SEAN Vendy believes he could follow in the footsteps of London 2012 badminton star Chris Adcock – and has challenged him to a match if he returns home with an Olympic medal.
The 16-year-old won the U15 national singles crown this year without dropping a single set, and says that Rio 2016 remains on his horizon after he and doubles partner Ben Lane from Devon became the best rated in Europe for their age group.
Vendy has been watching Adcock – competing at London 2012 with Scottish mixed doubles partner Imogen Bankier – twice a week for as long as he can remember at the National Badminton Centre in Milton Keynes.
And Vendy has backed 23-year-old Adcock to cause an Olympic surprise, believing he could replicate his success at future Olympics – but would like to go head-to-head on the court with him first.
“I have seen Chris train quite a few times and I think he could do well at London 2012,” said Vendy, who benefits from being a member of the Lloyds TSB’s Local Heroes programme.
“He has beaten some quality, world-class players recently, so if he has done it once he can do it again. I think he is a medal contender. He definitely has the potential to make the podium.
“Chris is a very good player and it would be great if I could be the next one and follow in his footsteps to make the Olympics.
“There are similarities between us. He is a doubles specialist like me and his positioning around the court is a lot like mine.
“The way we both strike the shuttle is similar as well. He goes after his shots and is a bit of a maverick player with some of his shot selections, like me too.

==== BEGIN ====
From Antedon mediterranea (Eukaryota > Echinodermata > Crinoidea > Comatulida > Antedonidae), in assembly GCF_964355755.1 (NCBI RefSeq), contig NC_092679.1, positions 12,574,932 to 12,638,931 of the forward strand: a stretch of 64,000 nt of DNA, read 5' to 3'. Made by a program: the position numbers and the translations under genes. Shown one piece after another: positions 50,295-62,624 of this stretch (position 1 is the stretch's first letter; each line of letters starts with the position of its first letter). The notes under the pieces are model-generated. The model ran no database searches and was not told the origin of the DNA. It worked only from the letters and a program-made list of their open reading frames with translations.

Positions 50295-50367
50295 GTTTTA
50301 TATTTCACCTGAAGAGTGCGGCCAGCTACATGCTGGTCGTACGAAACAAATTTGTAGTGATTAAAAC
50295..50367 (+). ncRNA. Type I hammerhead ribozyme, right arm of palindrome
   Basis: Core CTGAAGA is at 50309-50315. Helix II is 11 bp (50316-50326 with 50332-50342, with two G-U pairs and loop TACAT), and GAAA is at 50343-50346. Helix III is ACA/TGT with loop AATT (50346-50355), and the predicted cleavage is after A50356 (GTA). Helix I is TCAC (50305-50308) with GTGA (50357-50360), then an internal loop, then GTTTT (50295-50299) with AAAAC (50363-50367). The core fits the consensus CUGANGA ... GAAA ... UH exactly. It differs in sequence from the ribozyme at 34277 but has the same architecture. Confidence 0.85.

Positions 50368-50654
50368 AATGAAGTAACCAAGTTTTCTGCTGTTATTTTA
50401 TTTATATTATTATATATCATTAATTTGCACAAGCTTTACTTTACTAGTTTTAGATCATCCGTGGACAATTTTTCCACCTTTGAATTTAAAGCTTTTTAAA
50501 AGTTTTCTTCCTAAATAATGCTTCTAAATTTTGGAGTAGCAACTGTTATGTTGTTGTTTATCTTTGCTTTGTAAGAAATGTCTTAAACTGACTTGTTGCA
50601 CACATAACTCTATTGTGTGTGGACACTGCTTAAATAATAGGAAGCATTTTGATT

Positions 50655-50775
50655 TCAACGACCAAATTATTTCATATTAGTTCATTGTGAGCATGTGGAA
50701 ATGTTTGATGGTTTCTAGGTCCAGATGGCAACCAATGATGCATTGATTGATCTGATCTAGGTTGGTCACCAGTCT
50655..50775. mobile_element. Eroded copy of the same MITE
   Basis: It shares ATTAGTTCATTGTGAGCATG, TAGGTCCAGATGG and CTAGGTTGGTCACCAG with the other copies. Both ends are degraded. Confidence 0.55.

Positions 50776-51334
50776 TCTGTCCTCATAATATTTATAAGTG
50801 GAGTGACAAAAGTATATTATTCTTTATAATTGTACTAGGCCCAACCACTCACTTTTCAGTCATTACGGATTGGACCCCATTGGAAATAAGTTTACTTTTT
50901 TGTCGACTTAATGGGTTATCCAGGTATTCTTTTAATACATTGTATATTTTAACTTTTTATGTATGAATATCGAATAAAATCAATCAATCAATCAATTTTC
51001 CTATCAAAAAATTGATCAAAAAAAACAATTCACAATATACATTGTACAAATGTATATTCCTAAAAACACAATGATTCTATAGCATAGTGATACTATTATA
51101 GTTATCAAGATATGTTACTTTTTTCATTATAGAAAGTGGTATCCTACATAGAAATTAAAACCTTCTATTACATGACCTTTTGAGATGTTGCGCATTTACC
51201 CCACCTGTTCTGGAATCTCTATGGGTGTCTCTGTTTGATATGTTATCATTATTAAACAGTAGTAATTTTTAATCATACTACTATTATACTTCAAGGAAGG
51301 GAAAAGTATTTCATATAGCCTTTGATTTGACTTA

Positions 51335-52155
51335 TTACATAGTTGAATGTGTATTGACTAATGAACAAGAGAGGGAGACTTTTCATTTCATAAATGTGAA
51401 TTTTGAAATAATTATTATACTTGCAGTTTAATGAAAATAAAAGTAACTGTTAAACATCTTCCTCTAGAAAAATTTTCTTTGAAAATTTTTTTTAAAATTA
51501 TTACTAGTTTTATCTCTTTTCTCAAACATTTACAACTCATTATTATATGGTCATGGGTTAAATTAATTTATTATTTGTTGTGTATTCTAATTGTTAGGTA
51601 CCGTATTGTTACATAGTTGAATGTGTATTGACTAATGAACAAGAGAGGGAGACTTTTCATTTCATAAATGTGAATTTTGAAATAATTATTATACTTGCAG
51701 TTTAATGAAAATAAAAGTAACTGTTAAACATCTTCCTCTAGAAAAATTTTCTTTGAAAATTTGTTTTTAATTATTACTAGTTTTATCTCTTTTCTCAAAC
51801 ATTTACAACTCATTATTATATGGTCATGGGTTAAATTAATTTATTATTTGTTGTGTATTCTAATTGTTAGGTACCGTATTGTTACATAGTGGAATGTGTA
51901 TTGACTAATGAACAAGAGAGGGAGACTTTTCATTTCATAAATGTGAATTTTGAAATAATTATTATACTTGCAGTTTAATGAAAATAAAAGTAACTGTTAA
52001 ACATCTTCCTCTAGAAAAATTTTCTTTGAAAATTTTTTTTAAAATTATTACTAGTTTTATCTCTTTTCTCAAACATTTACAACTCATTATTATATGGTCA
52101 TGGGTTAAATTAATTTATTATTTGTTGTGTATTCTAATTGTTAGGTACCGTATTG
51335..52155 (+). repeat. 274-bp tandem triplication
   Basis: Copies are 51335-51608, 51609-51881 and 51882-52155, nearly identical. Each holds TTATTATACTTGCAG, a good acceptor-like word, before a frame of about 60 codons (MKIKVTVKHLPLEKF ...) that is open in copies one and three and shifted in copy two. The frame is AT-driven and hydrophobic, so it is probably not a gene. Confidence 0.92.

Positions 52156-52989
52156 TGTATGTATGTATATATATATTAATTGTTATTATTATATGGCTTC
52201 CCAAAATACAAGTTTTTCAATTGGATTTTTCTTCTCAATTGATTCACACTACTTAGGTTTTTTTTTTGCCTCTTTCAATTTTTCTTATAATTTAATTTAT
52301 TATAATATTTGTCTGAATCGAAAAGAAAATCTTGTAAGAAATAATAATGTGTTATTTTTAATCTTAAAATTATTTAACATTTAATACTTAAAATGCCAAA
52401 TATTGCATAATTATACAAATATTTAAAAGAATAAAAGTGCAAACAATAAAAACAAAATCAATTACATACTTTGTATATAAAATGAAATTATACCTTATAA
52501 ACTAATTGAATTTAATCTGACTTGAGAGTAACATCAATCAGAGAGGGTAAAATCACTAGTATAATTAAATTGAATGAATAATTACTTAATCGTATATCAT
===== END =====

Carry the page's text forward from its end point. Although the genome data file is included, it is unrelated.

“We both show that there are different ways of striking the shuttle to everyone else. I have never played him, but if he came back with a medal then we should probably try to arrange a match.”
Vendy and Lane progressed to last year’s U17 European Championship quarter-finals against opponents a year older, and also went through the Europeans Team doubles event undefeated, helping England claim an overall team silver last year.
Such performances enhanced his growing reputation, and although London 2012 came too soon for him, he got his own Olympic experience when carrying the Olympic torch through Bletchley.
“I’m aiming for Rio 2016 but it’s hard to say whether I will make it or not. I’m too sure of my chances at the moment. Realistically the Olympics afterwards in 2020 would be the one for me,” he added.
“I don’t want to say I could achieve my dream yet because I haven’t even competed in world championships yet.
“I have won every title and I’m one of the best in Britain for my age, so I would like to think that one day I would get to the Olympics – that has always been my dream.
“Everyone thinks the potential is there but I have just got to keep working hard. It was brilliant being an Olympic torchbearer. It was the best day of my life so far.
“It was pretty amazing and the support was phenomenal as so many people turned out to watch me and my friends and family were there cheering me on.
“It was like my own taste of London 2012 and it was great being part of the Olympics in a way.”